Nutella tart

Nutella tart in all its glory

Last night I dreamt I went to Manderley again. Only I didn’t, I dreamt about Trump. Again. And was suddenly pleased to be woken by a pooping infant. 

“Recipe” is probably a generous word for this one. Essentially, we had some kids coming over and there was a giant jar of Nutella in the cupboard and some pastry in the freezer. 

Unless you need to make gluten free pastry because you’re a coeliac DON’T DO IT. Just use your normal pastry recipe or buy from the shop. Trying to make gluten free pastry is generally proof of original sin. I have a reliable recipe now but why faff with it if you don’t need to? 

Top tip on this one is not to over-bake it once you have put the filling in – you want to have evaporated some of the water in the Nutella so it’s nice and thick and the flavour intensified, but too long in the oven and it gets a bit claggy and burned. 

Make sure to use sprinkles that you’ll spend the next three days finding in your bra and your baby’s clothes.

SERVES 6-8
TIME 30 minutes if you aren’t making pastry from scratch


One quantity pastry

4 large tablespoons Nutella

5 digestive biscuits (gf if required)

Sprinkles

RECIPE

Prepare your pastry. To do this, roll it out to the thickness of a pound coin and place it in a standard shallow tart/flan tin. If you don’t have a tart tin, you can use any other shape tin as long as it is shallow, e.g. a brownie tin or the sort of sandwich tins used for Victoria sponge. You’ll just get an unconventional tart or might need to spread across two tins. 

Prick the surface of the pastry all over with a fork and then blind bake for 15 minutes at 180 degrees. If, perfectly reasonably, you don’t know what blind baking involves – place a square of baking paper over the pastry and then weight the paper down with a handful of dried pulses (peas, lentils, chickpeas will all do*). Because the pastry takes longer to cook than the filling, baking the case blind before the filling goes in ensures it is crispy and you avoid dreaded Soggy Bottom.  

When the pastry is a pale golden colour, take it out, remove the baking paper and pulses, and spread the Nutella over the base. Leave more Nutella on the spoon than strictly necessary and lick it off. Crumble the digestives over the Nutella.

Return to the oven for another 7-10 minutes. The biscuits will brown and become slightly brittle and the Nutella will thicken a little.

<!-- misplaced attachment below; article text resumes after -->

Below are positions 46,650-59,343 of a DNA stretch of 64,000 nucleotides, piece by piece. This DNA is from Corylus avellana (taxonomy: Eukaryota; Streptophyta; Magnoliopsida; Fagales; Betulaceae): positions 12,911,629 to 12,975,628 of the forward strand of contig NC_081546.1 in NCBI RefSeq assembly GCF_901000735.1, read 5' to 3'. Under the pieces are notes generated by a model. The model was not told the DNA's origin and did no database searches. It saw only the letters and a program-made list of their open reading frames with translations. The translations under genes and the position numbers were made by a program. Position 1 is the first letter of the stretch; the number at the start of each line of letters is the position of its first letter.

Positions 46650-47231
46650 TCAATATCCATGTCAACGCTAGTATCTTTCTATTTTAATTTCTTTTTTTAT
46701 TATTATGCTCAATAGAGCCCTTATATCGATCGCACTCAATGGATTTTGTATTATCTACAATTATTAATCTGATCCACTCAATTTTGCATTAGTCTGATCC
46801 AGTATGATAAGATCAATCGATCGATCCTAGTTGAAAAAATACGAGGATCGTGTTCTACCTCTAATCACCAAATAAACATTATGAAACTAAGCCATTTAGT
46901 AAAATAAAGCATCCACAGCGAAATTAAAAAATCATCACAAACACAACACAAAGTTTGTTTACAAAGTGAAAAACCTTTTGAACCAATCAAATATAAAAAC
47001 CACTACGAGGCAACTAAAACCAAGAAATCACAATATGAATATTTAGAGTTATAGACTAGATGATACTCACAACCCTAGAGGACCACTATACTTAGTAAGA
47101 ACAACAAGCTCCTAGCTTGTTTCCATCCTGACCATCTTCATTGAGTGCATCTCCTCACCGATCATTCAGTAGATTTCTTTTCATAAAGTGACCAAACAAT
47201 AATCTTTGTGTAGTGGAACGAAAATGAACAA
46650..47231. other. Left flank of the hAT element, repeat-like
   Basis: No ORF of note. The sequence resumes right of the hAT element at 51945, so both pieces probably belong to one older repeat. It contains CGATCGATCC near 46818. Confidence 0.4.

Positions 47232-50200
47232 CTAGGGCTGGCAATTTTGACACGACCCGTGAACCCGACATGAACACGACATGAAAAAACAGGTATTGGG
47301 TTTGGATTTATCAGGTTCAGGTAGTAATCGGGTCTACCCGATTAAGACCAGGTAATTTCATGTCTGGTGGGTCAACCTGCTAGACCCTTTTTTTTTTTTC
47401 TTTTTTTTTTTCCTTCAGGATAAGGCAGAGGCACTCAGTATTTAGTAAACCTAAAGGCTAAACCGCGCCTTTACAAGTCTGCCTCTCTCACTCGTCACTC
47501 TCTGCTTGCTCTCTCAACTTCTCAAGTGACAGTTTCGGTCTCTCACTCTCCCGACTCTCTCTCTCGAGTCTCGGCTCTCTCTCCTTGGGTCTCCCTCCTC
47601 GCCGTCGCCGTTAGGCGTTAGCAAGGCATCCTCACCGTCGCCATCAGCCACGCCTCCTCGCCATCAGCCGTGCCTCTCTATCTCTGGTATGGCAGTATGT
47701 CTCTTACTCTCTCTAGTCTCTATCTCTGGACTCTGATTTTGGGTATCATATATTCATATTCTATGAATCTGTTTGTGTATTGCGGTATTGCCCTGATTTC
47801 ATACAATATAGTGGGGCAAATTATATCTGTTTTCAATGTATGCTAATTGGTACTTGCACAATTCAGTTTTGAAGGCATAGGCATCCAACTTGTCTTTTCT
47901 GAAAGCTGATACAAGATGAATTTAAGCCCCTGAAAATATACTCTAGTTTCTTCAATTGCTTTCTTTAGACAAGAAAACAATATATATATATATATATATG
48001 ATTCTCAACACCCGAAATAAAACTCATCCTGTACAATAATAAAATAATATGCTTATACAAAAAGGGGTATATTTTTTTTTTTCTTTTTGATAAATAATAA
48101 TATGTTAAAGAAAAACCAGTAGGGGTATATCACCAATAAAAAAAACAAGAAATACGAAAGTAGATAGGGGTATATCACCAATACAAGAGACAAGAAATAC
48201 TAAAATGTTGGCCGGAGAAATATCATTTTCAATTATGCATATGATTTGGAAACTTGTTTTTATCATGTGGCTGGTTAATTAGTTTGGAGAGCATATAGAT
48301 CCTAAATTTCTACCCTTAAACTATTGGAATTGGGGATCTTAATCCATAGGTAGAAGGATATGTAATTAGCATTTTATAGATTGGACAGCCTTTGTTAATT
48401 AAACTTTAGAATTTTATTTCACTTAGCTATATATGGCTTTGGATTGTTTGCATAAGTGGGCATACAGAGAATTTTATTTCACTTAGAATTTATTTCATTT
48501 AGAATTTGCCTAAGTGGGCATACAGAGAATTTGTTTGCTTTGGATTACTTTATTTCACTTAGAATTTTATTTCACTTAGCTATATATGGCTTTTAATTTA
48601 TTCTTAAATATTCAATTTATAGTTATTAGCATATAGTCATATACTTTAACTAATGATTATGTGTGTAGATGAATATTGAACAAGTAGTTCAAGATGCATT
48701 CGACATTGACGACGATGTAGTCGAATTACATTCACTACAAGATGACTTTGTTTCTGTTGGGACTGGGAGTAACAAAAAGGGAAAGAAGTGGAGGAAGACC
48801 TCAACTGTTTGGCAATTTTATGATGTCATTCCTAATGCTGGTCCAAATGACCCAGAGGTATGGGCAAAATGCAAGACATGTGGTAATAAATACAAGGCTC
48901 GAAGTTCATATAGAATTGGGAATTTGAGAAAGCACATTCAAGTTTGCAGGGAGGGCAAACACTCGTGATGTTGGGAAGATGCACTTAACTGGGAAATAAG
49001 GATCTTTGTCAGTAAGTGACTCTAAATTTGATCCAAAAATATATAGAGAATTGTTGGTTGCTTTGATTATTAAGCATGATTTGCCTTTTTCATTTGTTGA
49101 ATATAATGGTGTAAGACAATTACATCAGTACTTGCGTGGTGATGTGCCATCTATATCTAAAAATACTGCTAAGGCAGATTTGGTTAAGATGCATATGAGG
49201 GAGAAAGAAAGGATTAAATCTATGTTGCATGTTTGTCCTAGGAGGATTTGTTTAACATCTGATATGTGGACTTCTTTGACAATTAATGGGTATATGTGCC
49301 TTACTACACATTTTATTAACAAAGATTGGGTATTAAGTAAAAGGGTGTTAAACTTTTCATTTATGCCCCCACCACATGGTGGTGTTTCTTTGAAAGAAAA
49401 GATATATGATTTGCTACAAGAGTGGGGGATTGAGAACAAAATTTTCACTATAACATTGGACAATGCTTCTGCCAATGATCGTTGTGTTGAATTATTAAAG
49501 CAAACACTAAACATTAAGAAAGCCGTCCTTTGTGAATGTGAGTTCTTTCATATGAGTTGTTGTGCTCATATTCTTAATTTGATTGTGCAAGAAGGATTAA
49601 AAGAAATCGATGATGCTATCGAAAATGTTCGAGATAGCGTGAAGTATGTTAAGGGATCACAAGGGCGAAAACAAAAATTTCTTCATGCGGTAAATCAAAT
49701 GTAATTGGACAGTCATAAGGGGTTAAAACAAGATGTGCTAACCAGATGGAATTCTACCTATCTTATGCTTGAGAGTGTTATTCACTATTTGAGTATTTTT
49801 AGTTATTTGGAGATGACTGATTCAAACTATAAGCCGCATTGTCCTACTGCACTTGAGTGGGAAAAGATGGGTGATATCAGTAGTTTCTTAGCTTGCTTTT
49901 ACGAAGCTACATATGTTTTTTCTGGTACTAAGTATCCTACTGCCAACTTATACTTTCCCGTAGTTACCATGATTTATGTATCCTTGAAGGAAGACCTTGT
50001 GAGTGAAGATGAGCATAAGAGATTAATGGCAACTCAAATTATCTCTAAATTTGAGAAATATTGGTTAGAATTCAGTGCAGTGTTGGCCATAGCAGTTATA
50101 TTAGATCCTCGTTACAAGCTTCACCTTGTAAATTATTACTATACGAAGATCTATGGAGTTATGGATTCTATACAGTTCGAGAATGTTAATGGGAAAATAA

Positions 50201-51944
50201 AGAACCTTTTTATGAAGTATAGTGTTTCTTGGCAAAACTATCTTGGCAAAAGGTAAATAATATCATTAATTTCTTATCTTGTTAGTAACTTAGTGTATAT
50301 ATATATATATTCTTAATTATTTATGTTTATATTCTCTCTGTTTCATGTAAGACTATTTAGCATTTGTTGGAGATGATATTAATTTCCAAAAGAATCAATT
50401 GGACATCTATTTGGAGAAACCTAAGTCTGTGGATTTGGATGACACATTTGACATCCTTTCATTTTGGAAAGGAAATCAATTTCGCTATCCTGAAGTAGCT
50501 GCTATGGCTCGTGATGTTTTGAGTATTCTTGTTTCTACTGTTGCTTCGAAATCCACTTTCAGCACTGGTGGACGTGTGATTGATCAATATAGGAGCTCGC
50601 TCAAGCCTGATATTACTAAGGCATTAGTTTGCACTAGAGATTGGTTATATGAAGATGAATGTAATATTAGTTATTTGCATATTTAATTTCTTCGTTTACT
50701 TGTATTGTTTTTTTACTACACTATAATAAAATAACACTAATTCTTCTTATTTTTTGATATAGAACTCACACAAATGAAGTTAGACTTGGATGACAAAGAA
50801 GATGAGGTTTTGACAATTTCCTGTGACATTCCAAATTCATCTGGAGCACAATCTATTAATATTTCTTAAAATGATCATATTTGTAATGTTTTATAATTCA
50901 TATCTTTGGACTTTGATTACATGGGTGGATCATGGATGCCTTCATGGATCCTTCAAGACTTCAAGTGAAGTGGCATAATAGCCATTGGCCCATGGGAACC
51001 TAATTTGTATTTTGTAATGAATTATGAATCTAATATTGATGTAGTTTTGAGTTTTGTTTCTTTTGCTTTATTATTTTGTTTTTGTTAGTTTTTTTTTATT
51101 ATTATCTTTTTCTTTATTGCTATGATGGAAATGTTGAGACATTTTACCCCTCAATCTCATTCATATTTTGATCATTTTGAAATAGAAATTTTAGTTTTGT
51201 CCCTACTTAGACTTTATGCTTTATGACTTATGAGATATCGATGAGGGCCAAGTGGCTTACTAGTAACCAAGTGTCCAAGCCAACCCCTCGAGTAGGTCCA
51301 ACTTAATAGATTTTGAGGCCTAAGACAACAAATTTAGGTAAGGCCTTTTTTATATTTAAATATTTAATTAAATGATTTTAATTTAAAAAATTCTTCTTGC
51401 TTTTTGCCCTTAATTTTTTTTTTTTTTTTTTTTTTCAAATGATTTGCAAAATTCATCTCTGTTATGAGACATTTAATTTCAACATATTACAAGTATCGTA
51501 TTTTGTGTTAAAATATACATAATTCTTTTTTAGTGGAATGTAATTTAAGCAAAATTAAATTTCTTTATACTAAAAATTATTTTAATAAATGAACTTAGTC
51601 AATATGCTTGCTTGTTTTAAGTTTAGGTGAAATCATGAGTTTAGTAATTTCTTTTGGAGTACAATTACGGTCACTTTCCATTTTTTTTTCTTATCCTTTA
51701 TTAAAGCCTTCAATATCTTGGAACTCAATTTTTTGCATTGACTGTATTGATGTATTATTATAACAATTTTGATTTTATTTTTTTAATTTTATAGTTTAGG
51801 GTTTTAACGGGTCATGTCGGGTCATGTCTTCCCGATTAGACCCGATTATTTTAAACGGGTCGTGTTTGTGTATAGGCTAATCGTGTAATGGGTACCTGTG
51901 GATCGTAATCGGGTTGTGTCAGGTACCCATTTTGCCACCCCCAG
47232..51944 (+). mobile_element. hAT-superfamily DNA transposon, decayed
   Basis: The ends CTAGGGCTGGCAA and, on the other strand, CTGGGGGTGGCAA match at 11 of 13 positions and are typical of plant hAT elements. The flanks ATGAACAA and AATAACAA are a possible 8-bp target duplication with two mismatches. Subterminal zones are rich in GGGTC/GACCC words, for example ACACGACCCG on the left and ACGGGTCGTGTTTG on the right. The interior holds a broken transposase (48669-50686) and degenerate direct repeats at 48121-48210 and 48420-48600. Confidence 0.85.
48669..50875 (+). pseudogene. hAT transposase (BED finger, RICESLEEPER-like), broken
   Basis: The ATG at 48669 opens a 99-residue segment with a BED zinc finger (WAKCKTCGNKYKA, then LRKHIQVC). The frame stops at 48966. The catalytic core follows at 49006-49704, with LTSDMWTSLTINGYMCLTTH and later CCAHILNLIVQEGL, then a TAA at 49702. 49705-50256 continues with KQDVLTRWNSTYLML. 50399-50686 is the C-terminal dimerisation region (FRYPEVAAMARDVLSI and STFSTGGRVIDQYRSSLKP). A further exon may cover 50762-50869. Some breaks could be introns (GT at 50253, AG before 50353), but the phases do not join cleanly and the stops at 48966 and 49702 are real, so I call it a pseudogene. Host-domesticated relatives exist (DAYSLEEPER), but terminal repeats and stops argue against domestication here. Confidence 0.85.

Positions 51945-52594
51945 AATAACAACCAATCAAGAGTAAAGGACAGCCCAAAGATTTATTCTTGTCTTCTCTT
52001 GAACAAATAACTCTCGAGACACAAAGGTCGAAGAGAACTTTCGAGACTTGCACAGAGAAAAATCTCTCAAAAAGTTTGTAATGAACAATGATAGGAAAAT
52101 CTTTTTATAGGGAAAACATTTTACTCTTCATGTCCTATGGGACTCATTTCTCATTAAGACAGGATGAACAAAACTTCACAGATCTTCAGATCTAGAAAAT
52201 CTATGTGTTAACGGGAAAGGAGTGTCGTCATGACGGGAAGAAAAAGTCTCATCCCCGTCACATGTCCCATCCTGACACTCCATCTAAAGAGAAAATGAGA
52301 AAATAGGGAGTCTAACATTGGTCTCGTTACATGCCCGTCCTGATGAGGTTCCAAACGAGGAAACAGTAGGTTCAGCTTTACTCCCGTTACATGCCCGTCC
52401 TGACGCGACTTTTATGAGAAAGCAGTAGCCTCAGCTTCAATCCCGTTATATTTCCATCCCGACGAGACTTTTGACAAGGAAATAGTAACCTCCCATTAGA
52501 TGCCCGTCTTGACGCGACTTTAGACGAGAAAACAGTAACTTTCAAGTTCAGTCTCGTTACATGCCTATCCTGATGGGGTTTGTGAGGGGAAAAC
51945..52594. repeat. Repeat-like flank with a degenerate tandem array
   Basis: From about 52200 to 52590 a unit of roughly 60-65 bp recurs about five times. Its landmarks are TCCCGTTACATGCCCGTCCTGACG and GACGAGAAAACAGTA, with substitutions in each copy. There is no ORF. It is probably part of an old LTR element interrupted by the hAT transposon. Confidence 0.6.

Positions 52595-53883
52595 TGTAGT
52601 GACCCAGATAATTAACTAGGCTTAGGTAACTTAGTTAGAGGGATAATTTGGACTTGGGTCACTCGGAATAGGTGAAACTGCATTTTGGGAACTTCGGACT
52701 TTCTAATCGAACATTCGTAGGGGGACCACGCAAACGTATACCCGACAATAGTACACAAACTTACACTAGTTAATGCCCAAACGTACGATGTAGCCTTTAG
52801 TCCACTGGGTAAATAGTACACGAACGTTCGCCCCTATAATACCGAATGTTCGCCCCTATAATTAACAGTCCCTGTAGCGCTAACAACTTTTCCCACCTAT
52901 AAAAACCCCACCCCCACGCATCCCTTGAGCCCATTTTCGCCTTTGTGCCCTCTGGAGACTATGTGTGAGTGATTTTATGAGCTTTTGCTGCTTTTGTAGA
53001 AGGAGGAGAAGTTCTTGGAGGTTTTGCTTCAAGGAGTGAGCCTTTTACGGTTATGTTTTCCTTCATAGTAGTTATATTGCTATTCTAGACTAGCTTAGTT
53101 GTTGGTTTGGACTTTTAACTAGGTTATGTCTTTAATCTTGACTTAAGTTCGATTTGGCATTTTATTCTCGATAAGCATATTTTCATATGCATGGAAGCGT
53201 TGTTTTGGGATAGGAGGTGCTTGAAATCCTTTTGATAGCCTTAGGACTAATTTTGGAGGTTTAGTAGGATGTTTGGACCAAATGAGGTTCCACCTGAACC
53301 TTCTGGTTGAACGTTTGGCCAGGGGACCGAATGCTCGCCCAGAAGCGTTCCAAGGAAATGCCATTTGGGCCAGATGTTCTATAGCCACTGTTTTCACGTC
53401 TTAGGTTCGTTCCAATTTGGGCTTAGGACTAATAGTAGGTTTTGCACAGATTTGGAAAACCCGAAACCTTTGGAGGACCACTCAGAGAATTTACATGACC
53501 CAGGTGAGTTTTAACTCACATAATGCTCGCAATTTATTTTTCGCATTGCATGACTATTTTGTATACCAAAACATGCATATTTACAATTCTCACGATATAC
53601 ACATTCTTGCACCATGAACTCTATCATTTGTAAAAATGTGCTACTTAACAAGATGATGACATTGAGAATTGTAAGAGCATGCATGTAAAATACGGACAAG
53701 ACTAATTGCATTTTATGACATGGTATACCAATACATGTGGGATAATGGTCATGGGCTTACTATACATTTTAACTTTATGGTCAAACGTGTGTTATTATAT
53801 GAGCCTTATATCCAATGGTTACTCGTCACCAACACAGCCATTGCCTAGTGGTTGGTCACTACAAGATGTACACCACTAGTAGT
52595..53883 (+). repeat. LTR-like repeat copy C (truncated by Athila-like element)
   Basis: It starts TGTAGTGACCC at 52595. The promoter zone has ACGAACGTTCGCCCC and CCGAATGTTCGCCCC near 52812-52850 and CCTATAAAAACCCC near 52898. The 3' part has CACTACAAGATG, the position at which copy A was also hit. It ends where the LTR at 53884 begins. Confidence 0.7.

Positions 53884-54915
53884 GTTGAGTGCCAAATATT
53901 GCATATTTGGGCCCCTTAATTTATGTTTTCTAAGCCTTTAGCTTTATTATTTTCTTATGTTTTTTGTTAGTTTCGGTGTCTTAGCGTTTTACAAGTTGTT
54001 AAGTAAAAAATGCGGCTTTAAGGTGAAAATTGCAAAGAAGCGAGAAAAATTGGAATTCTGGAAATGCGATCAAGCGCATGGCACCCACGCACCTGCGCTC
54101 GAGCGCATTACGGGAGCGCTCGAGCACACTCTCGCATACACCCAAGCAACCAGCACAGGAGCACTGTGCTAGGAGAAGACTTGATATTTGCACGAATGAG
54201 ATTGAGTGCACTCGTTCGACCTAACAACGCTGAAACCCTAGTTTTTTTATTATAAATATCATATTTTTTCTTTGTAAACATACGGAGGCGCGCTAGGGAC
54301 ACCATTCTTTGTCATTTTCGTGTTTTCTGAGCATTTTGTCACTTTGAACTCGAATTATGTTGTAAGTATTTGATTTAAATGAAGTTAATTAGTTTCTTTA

Sprinkle away. 

*you can buy fancy ceramic baking beads, or once the pulses have cooled completely, pop them in a jar and you can use them for future blind bakes. I have some faithful yellow split peas. Make sure they are completely cool though, or any moisture from steam will turn them manky 

GLUTEN FREE PASTRY

After many years of making gluten free pastry that had the texture of a cereal box, I’ve now got a good recipe. Obviously this coincided with supermarkets finally selling pre made Free From pastry, but I maintain this one is better. I adapted from Izy Hossack’s amazing Top with Cinnamon (seriously, buy it). Originally a flaky pastry, when made with gluten free flour it is a light, reliable shortcrust. 

TIME 30 minutes to prep

75g flour

50g salted butter

1 tablespoon Greek yoghurt (I use 0% Fage)

Cut the butter into thumbnail sized chunks. Put in a mixing bowl with the flour and yoghurt. Work the ingredients together with your hands until they form a ball of pastry. Chill in the freezer for 15 minutes before using, or put in the fridge if you’re going to make the tart later.

VEGAN OPTION

It’s an easy one: use your favourite vegan pastry recipe and a dairy free version of chocolate hazelnut spread. You can get the spread in the Free From section of supermarkets but generally it’s a bit wank and tasteless. You can always make your spread by roasting 2 cups of skinless hazelnuts (about 7 minutes on 200 degrees or until fragrant and lightly browned) and then putting them in a food processor with melted dark chocolate and icing sugar (amount to taste/keep adding until it’s sufficiently sickly). It’ll take about ten minutes to come to texture in the processor, going through various stages of bread crumby; clumping in a ball; thinning out but sandy; then just right. Keep faith. 

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